At the Award ceremony in Aleppo, the Aga Khan will present the Chairman’s Award to the Sri Lankan architect Geoffrey Bawa in recognition of his lifetime contribution to the field of architecture. The Chairman’s Award has been presented on only two previous occasions: in 1980 to the Egyptian architect Hassan Fathy, and in 1986 to the Iraqi educator and architect Rifat Chadirji.
The Aga Khan Award for Architecture
The Aga Khan Award for Architecture was established by the Aga Khan in 1977 to identify and encourage building concepts that successfully address the needs and aspirations of Islamic societies. The Award recognizes examples of architectural excellence throughout the Islamic world in the fields of contemporary design, social housing, community improvement and development, restoration, reuse and area conservation, as well as landscape design and improvement of the environment .
The Award is governed by a Steering Committee under the chairmanship of His Highness the Aga Khan. The current members of the Steering Committee are Selma al-Radi, archaeologist (Baghdad and New York); Charles Correa, architect (Mumbai); Kenneth Frampton, architect and architectural historian (New York); Frank O Gehry, architect (Los Angeles); Zaha Hadid, architect (London); Luis Monreal, historian and archaeologist (Barcelona); Azim Nanji, professor of the history of religions (London); Ali Shuaibi, architect (Riyadh); and Suha Özkan, secretary general of the Award.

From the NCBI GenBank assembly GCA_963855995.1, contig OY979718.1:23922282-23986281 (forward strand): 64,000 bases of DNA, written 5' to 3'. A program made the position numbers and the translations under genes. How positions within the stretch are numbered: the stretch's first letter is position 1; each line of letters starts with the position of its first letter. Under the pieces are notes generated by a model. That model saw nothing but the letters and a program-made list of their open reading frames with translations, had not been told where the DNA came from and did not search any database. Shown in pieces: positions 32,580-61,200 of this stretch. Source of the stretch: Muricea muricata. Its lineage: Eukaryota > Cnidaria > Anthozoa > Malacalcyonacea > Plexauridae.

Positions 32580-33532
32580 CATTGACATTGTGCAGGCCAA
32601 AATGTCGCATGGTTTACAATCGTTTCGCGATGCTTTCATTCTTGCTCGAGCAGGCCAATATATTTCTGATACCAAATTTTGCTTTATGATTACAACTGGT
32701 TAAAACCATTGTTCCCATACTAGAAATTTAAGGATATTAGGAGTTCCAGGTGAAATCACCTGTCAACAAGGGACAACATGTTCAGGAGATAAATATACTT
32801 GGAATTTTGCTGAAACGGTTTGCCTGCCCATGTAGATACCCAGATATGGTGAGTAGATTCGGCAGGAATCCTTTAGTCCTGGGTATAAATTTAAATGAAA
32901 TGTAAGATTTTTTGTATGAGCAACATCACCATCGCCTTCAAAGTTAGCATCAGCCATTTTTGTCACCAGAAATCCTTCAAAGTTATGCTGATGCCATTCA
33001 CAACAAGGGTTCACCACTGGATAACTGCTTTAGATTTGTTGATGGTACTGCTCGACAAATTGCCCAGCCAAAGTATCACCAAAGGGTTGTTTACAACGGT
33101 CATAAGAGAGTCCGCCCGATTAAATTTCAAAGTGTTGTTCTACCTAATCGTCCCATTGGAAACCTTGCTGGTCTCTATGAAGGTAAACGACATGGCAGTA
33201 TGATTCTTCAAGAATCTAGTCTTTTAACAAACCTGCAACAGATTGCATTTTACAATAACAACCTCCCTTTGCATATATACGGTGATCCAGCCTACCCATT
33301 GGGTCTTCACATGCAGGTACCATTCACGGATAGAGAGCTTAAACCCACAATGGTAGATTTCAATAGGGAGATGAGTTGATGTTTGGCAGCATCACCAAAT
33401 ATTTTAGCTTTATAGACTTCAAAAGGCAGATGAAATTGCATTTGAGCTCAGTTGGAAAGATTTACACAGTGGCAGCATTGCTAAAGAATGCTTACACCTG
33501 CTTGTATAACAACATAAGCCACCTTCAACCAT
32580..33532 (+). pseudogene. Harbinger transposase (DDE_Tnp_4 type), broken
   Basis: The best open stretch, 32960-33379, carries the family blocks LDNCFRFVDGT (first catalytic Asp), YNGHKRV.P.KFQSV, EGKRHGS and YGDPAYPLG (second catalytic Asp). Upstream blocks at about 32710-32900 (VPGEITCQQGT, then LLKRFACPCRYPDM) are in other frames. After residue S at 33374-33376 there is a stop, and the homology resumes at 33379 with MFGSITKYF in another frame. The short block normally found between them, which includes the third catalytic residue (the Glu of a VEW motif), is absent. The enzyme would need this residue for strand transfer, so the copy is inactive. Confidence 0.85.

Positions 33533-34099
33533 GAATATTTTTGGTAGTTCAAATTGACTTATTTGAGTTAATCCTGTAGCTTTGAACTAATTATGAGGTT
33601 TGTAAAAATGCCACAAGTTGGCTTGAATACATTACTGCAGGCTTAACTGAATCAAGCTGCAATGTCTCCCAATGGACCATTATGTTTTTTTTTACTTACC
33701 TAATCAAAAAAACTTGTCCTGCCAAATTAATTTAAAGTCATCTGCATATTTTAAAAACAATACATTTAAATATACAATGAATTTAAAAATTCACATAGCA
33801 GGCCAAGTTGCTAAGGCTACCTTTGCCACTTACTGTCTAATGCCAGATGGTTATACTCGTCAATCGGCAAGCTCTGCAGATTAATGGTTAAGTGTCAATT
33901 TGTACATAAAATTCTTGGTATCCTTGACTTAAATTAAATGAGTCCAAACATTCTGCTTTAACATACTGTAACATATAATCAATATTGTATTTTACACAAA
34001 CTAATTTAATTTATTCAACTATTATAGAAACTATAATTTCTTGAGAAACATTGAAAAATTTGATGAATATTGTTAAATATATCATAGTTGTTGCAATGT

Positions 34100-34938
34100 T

The Awards are selected by an independent Master Jury appointed by the Steering Committee for each three-year Award cycle. The Master Jury members for the 1999–2001 cycle are Darab Diba, architect (Tehran); Abdou Filali-Ansary, social scientist (Casablanca); Dogan Hasol, architect and publisher (Istanbul); Mona Hatoum, artist (London); Zahi Hawass, archaeologist (Cairo); Ricardo Legorreta, architect (Mexico City and Los Angeles); Glenn Murcutt, architect (Sydney); Norani Othman, sociologist (Kuala Lumpur); and Raj Rewal, architect (New Delhi).
Ceremonies to honour the winning projects and mark the close of each triennial cycle have been held in settings selected for their historical importance to the Muslim world: Shalimar Gardens in Lahore (1980), Topkapi Palace in Istanbul (1983), Badi’ Palace in Marrakech (1986), the Citadel of Saladin in Cairo (1989), Registan Square in Samarkand (1992), Karaton Surakarta in Solo (1995) and the Alhambra in Granada (1998).
A monograph on the 2001 Award will be published by Thames & Hudson in November 2001. Entitled Modernity and Community: Architecture in the Islamic World, the book includes full descriptions and illustrations of the nine winning projects, as well as essays by Kenneth Frampton and Charles Correa. A feature essay on the work of Geoffrey Bawa, by David Robson, includes photographic portfolios by Hélène Binet and Christian Richters.
Complementary Projects of the Aga Khan Trust for Culture and the Aga Khan Development Network
The Award is part of the Aga Khan Trust for Culture, which coordinates the cultural activities of the Aga Khan Development Network.